To download files using BitTorrent, you need a BitTorrent client. Since Xubuntu 8.04 includes Transmission, that is what we will be using. If you’re not using 8.04, make sure to install it.

The first thing we need, is a torrent file, a file with a name ending in .torrent that contains all the information Transmission needs to download the appropriate files. The Xubuntu 8.04 torrent can be downloaded from Ubuntu’s torrent website, where you can select the graphical Desktop CD (which is what most people want) or the text-based Alternate Install CD. We want the torrent files for Intel x86 architectures (most computers) or for AMD64 architectures (you’d probably know if you need this, using 64 Bit). A torrent file is not that big, so it should not take too long to download and does not place much of a burden on the servers.

After having downloaded the file to wherever you like, open up Transmission from Applications->Network->Transmission.



When newly installed, Transmission will download all files into the same directory as the torrent file. Instead of adapting to software (by remembering where it downloads files to), I make software adapt to me, so when I open a torrent file with Transmission, I want it to ask me where I want the files to be downloaded to.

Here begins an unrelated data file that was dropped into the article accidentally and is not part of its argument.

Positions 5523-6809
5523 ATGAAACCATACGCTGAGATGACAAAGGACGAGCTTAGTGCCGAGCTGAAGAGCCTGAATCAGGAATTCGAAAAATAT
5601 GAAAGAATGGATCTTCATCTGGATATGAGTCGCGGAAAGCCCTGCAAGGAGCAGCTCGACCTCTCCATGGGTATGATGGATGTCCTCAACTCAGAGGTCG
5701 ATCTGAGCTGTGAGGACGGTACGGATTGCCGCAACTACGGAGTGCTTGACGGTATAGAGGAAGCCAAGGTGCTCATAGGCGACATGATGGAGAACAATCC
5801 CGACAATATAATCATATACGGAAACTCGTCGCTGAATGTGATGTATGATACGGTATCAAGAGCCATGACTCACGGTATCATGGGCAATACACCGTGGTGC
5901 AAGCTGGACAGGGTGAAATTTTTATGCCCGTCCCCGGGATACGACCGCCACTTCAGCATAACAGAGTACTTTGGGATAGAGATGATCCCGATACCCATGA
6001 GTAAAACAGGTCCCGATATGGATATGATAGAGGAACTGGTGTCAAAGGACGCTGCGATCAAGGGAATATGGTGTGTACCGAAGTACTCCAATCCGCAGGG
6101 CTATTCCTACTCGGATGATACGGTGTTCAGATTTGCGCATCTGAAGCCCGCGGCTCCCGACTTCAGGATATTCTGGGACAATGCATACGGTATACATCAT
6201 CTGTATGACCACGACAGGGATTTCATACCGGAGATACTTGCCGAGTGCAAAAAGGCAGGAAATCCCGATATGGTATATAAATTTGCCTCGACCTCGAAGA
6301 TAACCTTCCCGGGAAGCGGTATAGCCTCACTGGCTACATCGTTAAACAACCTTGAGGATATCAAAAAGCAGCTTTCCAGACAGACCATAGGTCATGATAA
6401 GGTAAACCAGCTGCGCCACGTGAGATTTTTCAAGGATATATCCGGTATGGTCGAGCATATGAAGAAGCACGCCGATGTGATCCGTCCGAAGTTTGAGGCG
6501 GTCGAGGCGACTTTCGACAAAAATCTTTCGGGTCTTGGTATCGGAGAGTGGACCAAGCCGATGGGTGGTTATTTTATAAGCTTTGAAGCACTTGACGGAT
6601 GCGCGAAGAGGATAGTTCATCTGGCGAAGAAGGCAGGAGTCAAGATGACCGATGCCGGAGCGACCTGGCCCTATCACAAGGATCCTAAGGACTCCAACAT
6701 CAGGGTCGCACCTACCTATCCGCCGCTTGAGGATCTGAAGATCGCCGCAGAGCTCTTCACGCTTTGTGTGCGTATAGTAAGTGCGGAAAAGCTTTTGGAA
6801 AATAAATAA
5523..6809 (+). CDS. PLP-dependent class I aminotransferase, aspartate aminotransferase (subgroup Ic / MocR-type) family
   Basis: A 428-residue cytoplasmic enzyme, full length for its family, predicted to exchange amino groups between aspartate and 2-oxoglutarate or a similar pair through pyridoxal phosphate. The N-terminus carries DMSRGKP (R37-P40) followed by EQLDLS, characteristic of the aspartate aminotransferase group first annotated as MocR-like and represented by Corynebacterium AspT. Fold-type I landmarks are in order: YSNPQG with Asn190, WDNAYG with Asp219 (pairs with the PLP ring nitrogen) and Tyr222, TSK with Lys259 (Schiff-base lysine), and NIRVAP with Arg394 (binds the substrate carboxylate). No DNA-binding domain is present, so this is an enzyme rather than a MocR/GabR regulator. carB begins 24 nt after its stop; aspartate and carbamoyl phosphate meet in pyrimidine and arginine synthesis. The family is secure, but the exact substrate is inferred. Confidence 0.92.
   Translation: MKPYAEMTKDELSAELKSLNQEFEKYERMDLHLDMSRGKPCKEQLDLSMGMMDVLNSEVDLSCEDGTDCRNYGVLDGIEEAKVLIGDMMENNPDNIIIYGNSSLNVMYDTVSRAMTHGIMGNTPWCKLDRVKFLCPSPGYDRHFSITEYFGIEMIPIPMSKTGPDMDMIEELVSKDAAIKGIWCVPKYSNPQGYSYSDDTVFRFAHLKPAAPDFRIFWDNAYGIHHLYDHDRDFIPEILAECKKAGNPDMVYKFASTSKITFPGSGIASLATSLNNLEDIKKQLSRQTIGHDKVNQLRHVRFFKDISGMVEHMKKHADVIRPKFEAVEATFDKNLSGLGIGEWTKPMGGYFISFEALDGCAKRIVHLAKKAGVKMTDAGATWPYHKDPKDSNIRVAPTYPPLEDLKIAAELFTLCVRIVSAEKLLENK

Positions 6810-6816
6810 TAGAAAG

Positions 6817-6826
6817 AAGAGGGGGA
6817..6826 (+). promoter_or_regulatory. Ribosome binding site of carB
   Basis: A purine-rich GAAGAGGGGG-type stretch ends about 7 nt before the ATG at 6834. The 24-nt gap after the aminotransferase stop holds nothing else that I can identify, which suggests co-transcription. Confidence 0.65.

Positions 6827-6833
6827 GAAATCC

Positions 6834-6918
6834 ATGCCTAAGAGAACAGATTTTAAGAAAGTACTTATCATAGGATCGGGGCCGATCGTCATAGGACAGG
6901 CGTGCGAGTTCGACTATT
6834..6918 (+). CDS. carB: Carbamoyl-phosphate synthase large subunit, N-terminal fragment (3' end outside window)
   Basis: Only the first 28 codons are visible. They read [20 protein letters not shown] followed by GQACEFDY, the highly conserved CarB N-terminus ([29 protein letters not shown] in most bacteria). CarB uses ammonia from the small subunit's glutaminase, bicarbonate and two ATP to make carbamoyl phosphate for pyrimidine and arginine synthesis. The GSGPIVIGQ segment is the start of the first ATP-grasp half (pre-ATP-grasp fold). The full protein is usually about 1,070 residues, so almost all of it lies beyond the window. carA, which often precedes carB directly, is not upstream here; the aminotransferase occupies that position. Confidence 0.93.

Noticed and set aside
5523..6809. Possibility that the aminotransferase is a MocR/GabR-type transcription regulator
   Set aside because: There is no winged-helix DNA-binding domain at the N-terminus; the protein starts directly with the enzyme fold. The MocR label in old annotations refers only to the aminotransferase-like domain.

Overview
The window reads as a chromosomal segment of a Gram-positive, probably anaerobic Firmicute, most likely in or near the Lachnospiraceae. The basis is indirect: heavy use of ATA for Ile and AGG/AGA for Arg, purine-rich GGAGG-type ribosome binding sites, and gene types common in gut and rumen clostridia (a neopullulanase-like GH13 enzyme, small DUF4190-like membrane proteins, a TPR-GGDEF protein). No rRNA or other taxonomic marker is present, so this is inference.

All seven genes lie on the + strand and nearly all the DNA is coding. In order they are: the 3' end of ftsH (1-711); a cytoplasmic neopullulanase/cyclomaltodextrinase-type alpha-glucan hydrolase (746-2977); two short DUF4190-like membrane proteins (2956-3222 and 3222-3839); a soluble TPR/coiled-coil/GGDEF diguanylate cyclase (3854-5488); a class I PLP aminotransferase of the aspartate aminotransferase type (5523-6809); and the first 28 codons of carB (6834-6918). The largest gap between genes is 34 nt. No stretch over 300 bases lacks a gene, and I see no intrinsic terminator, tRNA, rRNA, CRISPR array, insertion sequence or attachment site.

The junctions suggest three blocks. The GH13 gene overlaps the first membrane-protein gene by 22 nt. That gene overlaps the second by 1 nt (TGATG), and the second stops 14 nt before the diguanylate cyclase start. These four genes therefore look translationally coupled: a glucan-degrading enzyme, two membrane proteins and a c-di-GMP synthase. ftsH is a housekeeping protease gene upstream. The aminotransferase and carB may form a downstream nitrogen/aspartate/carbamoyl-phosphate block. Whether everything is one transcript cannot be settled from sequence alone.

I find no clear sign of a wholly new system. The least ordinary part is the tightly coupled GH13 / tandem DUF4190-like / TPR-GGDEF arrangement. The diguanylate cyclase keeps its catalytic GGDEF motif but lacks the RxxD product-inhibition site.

Luckily, this is easy: simply open File->Preferences. While the preferences window is filled with cryptic terminology, the option I’m looking for is quickly found: all I need to do, is check the checkbox in front of Always prompt for download directory.



You can configure a whole host of additional options in the prefences window, such as the maximum download and upload speed. Be aware, though, that if you lower the maximum upload speed (i.e. the speed with which you are sharing the files with other people), the download speed will also decrease, so as to encourage everybody to share as much as they can.

When you’re done configuring Transmission, click Close in the Prefences window – it’s time to start downloading! Click File->Add and locate the torrent file you downloaded earlier. After you’ve opened the file and selected a target folder, Transmission will start downloading. While it will still be a long wait (the Xubuntu ISO image is a whopping 544 MB), if a lot of people are sharing the love then it’ll be faster than a direct download, and you’re helping other users at the same time.



Once you’re done downloading, you’ll want to verify that the file you downloaded is the correct one. After you’ve done that, the big moment is there: you can install Xubuntu!

Don’t close Transmission though! If you leave the window open after your download has completed, Transmission will continue sharing the downloaded file with other users – this is called seeding and is a good habit if you want to be a Nice Guy. You can also resume seeding after you’ve closed a torrent – simply re-open the torrent file and select the same download location.

All in all, while often associated with illegal downloading, there are plently of legit situations in which BitTorrent saves the day. Now spread the love!

Backups on Xubuntu with SBackup